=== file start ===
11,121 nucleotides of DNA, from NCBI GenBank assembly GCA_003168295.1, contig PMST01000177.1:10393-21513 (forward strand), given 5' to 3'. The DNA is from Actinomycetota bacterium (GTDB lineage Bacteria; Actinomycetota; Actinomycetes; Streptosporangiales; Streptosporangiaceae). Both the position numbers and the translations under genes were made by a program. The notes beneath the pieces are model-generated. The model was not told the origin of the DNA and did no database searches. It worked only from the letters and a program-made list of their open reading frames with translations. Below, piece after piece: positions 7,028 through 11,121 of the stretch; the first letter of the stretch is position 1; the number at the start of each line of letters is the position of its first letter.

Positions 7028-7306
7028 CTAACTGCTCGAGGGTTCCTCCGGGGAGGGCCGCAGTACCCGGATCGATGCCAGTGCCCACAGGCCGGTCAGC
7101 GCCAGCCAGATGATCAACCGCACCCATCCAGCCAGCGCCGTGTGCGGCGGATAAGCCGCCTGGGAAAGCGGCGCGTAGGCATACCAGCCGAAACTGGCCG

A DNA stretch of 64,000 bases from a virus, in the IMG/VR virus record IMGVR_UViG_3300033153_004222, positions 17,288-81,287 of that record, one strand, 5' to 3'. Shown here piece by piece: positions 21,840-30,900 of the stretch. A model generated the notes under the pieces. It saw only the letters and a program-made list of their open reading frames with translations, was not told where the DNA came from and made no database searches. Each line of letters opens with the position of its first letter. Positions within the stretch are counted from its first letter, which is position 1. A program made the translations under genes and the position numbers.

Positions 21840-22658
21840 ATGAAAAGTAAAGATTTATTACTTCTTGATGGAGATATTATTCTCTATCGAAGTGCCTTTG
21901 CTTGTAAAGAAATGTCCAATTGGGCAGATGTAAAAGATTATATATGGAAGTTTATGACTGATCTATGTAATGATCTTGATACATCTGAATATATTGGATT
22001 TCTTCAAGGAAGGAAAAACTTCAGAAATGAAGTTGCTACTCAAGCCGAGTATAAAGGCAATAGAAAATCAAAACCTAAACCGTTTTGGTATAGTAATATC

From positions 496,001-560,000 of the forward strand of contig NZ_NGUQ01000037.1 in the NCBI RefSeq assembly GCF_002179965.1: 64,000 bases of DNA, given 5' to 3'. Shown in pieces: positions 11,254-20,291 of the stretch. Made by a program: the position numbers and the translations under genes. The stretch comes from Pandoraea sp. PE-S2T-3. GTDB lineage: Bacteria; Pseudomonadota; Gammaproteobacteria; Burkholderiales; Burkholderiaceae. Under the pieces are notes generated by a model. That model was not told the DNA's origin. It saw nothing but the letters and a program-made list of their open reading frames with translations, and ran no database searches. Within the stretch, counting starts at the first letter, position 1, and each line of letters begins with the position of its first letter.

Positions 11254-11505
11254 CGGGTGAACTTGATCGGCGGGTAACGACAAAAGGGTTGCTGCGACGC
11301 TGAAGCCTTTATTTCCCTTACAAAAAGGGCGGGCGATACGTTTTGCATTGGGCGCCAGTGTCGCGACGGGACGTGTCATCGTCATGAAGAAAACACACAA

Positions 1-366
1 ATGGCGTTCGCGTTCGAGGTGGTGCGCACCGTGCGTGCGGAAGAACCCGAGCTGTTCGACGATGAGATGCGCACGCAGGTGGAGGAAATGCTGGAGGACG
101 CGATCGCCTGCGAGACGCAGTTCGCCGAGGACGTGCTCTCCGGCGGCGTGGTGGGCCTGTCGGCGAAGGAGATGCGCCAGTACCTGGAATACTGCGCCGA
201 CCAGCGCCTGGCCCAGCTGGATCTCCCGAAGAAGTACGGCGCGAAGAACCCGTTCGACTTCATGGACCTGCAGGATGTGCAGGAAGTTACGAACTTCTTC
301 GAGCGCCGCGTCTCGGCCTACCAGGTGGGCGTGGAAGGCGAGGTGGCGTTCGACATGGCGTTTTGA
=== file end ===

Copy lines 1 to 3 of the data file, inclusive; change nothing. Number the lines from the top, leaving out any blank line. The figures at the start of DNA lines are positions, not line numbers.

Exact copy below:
11,121 nucleotides of DNA, from NCBI GenBank assembly GCA_003168295.1, contig PMST01000177.1:10393-21513 (forward strand), given 5' to 3'. The DNA is from Actinomycetota bacterium (GTDB lineage Bacteria; Actinomycetota; Actinomycetes; Streptosporangiales; Streptosporangiaceae). Both the position numbers and the translations under genes were made by a program. The notes beneath the pieces are model-generated. The model was not told the origin of the DNA and did no database searches. It worked only from the letters and a program-made list of their open reading frames with translations. Below, piece after piece: positions 7,028 through 11,121 of the stretch; the first letter of the stretch is position 1; the number at the start of each line of letters is the position of its first letter.

Positions 7028-7306
7028 CTAACTGCTCGAGGGTTCCTCCGGGGAGGGCCGCAGTACCCGGATCGATGCCAGTGCCCACAGGCCGGTCAGC